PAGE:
MozFest is home to all kinds of sessions run by an amazing, diverse, global community of Facilitators like you. Be sure to check out the call for proposals (call for proposals) to review the kinds of sessions we’ll offer this year, and think about which type of session and space is the best fit for your proposal. 

Think carefully about what you want participants to get from your sessions. Also think about how your session can help you and your work! What can you learn from the amazing people gathered with you? What questions can they help you answer? What help can they offer?

Three people sit around a laptop during a session a MozFest

Because MozFest emphasizes participation so much, the sessions there are unlike any others at more traditional conferences. You should expect the unexpected - the happy accidents, challenges, and coincidences that lead you to discovering new people, new connections, and new approaches to your session. You and your participants will find a way forward together even if a different audience shows up than the one you expected or this or that piece if technology fails. People getting to be creative in sessions is what makes the MozFest flavor unique each year.

Be prepared to engage with your audience and to help them feel like active participants in the session.  Think past being a presenter to being a Facilitator and get creative with your ideas for activities discussions. In the past we’ve hosted sessions like these:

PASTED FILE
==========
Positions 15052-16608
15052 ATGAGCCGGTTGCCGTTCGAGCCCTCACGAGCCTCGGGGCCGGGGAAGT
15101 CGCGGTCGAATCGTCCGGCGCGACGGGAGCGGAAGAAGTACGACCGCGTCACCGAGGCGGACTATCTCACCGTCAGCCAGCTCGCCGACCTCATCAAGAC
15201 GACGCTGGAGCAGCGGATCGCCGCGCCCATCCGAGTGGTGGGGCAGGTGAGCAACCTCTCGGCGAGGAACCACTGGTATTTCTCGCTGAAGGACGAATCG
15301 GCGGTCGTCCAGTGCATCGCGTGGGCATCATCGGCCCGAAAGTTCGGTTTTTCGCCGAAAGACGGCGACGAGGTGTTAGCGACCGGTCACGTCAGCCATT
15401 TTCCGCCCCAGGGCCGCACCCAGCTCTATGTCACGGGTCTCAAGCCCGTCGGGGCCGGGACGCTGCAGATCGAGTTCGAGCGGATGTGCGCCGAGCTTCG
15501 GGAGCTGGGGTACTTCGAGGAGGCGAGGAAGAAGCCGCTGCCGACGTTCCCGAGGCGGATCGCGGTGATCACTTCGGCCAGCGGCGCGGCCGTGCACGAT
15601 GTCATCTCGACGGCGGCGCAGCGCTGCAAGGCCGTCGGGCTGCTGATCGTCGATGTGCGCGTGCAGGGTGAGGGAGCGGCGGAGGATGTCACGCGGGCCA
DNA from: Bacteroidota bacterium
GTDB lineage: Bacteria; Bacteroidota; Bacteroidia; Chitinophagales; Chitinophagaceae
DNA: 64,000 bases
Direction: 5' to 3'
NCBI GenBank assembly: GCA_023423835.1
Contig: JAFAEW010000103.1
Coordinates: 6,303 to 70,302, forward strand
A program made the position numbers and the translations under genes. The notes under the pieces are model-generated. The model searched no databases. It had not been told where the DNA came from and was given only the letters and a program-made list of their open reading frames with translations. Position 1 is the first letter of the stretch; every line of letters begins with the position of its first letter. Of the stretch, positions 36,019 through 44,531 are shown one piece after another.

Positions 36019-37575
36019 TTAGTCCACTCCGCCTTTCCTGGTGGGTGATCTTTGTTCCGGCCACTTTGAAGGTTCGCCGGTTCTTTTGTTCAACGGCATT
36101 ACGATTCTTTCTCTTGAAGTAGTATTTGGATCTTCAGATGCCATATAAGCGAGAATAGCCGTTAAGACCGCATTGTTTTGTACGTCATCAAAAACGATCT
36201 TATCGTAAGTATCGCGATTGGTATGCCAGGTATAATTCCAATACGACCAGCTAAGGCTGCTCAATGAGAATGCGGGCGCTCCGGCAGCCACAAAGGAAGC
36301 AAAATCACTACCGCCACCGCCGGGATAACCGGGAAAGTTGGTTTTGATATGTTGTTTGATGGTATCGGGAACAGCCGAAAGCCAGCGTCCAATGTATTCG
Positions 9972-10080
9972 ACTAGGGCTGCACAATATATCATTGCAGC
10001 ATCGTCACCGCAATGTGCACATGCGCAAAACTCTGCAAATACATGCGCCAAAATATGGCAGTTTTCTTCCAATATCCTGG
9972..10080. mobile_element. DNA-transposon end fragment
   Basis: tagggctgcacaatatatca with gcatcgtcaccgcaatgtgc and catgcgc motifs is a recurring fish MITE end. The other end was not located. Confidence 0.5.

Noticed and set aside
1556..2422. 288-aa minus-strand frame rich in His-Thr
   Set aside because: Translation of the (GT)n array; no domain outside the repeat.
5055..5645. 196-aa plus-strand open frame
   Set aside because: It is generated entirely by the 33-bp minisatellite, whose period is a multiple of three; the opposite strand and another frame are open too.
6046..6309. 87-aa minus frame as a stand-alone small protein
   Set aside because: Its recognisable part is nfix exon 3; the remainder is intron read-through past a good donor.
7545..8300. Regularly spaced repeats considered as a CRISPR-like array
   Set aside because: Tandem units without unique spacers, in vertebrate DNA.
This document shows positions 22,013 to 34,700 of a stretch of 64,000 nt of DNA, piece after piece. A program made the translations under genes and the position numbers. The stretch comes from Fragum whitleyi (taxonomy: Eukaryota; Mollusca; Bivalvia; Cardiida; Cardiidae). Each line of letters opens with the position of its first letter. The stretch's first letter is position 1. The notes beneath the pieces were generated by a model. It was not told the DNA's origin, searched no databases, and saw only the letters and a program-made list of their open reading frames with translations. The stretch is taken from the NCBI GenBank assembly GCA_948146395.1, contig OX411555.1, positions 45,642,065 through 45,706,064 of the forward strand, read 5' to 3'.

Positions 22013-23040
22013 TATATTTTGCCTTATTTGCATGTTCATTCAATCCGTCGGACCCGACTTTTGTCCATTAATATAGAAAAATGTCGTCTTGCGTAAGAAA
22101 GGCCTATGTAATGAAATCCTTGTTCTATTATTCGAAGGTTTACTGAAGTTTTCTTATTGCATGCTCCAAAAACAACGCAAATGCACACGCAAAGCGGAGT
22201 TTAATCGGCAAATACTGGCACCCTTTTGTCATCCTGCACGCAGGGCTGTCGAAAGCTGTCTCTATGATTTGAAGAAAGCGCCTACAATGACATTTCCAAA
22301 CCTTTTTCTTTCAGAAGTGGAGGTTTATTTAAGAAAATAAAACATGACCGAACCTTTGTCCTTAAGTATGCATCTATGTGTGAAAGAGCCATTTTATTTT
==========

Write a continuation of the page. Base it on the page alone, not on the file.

A group of four people sit in a circle during a session at MozFest

Learning Forums were sessions focused on teaching and learning through knowledge sharing, discussion, and reflection.

A laptop carved from wood displays the title of the artwork 'How has the internet and digital magazines affected the printed magazine in the last decade'

Galleries were sessions featuring interactive artwork and demos.

A young participant explaining a task on a laptop to another young participant in a workshop in the Youth Zone

Sheds sessions were workshop-style, rather than things like demos or discussions, for working on problems together.

Across all these formats and any emergent sessions that pop up during the festival, sessions at MozFest should be participatory, accessible, and inclusive. What do we mean by each of those things? How can you work these principles into your session design?

Participatory

Ask yourself:

5 tips for a participatory session

  1. Try to speak for fewer than 15 minutes in a 60 minute session if you can!
  2. Provide time for people to make something together or to learn from one another in small group activities and discussions.
  3. Use good time-keeping and remind people to switch activities, speakers, or topics to make sure everyone has time to participate in the activities you plan.
  4. Offer a few different ways people can participate in each activity or small-group discussion you plan to make participation as accessible and inclusive as possible.
  5. Make sure to end your session with a clear invitation or “call to action” that tells participants how to learn more about your work and contribute to it after the festival and point participants to where they can find online session notes and shared resources.

Accessible 

Ask yourself:

5 tips for an accessible session

  1. Give your session a short, clear title and write a short, clear description that shares a bit about what people will do there.